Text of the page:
Brogan Harrop Spring Caddis

Brogan Harrop Spring Caddis

The CDC Henry’s Fork Caddis was inspired by big, selective trout feeding in clear and slow moving water. Although this pattern floats quite low on the water it possesses excellent flotation and visibility when compared to most other slow water caddis patterns. I find the Henry’s Fork Caddis to be particularly effective on summer mornings and evenings when the temperatures are cooler and the naturals mostly sedate on the water.

Unlike some who tend to trivialize the value of caddis in comparison to well-known mayfly hatches, I carry a rather extensive selection of specialized caddis patterns. The following four patterns, however, comprise a sound foundation for addressing most of what will be encountered during a caddis emergence and their subsequent return to the water when eggs are deposited and the cycle ends

The following is a sampling of some of the most common colors.

Ascending Caddis Tan

Ascending Caddis
Hook: TMC 206 BL size 12-20
Thread: Tan 8/0
Rib: Copper Wire
Back: Brown Marabou
Abdomen:  Tan Dubbing
Legs:  Brown Partridge fibers
Antennae:   2 Wood Duck fibers

CDC Bubble Back Caddis (Tan)

CDC Bubble Back Caddis (Tan)

Bubble Back Caddis
Hook: TMC 206 BL size 12-20
Thread: Tan 8/0
Shuck: Sparse tuft of Tan dubbing over 3 Wood Duck fibers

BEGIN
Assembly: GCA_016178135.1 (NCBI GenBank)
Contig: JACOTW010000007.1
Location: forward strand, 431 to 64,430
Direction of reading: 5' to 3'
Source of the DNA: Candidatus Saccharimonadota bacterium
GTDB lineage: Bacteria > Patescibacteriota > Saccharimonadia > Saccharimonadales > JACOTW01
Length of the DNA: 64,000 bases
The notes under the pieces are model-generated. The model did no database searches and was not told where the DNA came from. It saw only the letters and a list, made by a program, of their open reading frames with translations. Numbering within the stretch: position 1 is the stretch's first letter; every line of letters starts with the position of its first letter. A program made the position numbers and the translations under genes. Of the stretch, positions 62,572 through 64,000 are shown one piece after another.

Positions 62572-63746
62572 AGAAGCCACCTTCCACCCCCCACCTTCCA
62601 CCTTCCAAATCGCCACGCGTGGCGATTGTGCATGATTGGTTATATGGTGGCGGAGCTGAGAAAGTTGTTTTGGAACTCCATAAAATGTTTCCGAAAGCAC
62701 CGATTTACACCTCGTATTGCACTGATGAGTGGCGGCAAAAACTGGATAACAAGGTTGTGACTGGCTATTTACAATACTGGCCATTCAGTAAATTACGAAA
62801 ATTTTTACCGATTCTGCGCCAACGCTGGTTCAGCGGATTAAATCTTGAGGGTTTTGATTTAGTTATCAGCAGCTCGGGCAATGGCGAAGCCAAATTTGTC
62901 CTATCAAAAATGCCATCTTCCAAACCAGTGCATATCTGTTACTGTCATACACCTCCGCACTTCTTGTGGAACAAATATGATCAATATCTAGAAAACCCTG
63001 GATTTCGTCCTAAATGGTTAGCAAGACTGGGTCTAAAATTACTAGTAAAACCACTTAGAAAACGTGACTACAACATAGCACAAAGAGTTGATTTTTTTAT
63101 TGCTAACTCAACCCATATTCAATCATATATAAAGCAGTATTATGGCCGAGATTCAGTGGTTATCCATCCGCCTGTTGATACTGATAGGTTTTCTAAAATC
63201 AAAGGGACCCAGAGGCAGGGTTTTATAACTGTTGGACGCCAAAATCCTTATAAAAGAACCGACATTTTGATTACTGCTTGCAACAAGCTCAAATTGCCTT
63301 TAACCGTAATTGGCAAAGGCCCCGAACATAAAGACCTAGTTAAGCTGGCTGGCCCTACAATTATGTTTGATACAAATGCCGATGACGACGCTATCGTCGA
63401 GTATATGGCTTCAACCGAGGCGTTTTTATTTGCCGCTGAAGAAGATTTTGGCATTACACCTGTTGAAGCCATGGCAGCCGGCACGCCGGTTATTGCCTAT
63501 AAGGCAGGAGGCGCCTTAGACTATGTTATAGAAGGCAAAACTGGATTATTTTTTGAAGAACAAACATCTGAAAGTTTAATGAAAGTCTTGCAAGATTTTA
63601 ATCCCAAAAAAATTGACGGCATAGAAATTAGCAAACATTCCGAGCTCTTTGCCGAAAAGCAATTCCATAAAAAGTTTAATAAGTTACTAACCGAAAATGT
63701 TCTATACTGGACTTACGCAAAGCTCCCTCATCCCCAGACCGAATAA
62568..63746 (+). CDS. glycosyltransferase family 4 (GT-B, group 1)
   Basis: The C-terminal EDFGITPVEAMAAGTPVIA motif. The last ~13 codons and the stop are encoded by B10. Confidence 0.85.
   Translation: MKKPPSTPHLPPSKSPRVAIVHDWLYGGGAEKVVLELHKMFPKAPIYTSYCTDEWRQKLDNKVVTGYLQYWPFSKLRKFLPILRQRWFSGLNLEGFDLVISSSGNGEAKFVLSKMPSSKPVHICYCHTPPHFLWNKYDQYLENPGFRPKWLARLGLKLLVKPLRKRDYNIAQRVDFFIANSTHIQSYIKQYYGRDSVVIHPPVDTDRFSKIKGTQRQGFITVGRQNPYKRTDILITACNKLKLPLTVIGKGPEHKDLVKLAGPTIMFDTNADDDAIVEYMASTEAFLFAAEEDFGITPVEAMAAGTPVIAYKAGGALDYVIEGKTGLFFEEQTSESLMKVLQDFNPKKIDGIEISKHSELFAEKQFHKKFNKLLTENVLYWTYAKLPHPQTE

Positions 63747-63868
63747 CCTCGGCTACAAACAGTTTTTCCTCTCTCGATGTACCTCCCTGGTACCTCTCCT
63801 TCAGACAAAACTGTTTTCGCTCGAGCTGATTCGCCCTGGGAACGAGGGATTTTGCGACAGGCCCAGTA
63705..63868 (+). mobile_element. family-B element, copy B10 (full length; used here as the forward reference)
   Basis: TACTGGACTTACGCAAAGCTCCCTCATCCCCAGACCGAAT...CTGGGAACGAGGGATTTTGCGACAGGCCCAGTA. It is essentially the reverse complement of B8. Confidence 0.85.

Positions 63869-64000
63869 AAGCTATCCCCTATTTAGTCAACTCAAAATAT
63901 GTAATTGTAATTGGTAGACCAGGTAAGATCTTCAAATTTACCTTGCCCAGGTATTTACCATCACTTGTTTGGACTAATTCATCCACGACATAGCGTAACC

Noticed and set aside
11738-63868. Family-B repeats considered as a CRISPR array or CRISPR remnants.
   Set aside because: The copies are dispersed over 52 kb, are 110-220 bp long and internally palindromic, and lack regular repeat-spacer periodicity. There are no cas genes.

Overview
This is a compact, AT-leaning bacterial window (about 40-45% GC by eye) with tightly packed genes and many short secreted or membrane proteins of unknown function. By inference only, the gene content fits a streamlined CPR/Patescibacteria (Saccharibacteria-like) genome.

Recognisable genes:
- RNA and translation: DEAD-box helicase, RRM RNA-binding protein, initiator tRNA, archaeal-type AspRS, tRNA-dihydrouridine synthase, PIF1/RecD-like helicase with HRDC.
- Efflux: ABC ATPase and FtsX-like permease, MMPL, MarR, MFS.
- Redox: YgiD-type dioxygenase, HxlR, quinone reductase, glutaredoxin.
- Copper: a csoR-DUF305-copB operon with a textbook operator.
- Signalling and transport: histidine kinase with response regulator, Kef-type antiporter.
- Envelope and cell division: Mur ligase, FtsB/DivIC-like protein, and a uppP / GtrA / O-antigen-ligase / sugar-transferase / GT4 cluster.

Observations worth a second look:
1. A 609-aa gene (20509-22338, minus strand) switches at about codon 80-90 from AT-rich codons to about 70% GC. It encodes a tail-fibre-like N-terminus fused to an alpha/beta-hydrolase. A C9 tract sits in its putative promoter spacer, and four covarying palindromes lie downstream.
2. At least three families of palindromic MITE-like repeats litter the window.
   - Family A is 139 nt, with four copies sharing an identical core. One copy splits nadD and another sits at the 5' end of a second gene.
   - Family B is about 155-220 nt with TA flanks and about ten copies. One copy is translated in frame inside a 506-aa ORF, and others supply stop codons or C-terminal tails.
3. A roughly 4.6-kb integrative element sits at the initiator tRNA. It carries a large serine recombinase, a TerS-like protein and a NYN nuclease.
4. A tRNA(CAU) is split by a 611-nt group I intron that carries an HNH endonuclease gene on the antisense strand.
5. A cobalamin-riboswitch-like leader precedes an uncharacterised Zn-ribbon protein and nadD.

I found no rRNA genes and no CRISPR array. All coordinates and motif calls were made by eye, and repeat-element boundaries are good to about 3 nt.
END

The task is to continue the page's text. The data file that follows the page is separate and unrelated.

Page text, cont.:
Abdomen: Tan CDC feathers looped over Tan dubbing to create a humped effect.
Hackle: Brown Partridge
Thorax: Brown Dubbing

CDC Palmered Caddis Adult Brown

CDC Palmered Caddis Adult Brown

CDC Palmered Caddis Adult
Hook: TMC 100 BL size 12-20
Thread: Brown 8/0
Hackle: Whiting Cree or Grizzly dyed brown
Body: Brown Dubbing
Wings: Paired Brown CDC feathers
Antennae: 2 Wood Duck fibers

CDC Henry's Fork Caddis Olive

CDC Henry’s Fork Caddis Olive

CDC Henry’s Fork Caddis
Hook: TMC 100 BL size 12-20
Thread: Olive 8/0
Abdomen: Olive Goose or Turkey Biot
Wing: Paired Med. Dun CDC feathers
Over Wing: Brown Partridge fibers
Thorax: Peacock Herl
Hackle: Whiting Grizzly dyed dun trimmed on bottom

Fly of the Week – Rhyacophila Caddis

Fly of the Week - Rhyacophila CaddisThe Rhyacophila Caddis is found in almost all rivers around the UK. It’s a free-living caddis, meaning it doesn’t build a ‘house’. The Larvae like caddis favours shallow riffles and often gets caught in the current and drifts freely downstream, this making them ideal food for trout and grayling. The ‘Rhyacs’ hatch later in the afternoon and the adults can provide some great dry fly action when they return to the water. Tying a Rhyac caddis can be complicated, but here’s a simple little pattern we’ve been using for the grayling this winter.

Attach your favoured hook into the vice, here I’ve used a Fulling Mill Czech Nymph hook. Run your thread along the body to the extreme bend in the hook. Wind a layer of lead into the shank of the hook to add some weight. A tungsten bead can be used but I like these on dropper so a lead underbody is usually enough weight. With your thread, make sure you taper the body to give a slim, streamline effect and ensure you cover the lead with the thread, once the dubbing gets wet, you will get a green glow from the underbody, if you forget to do this, the lead will dampen the colour of the body.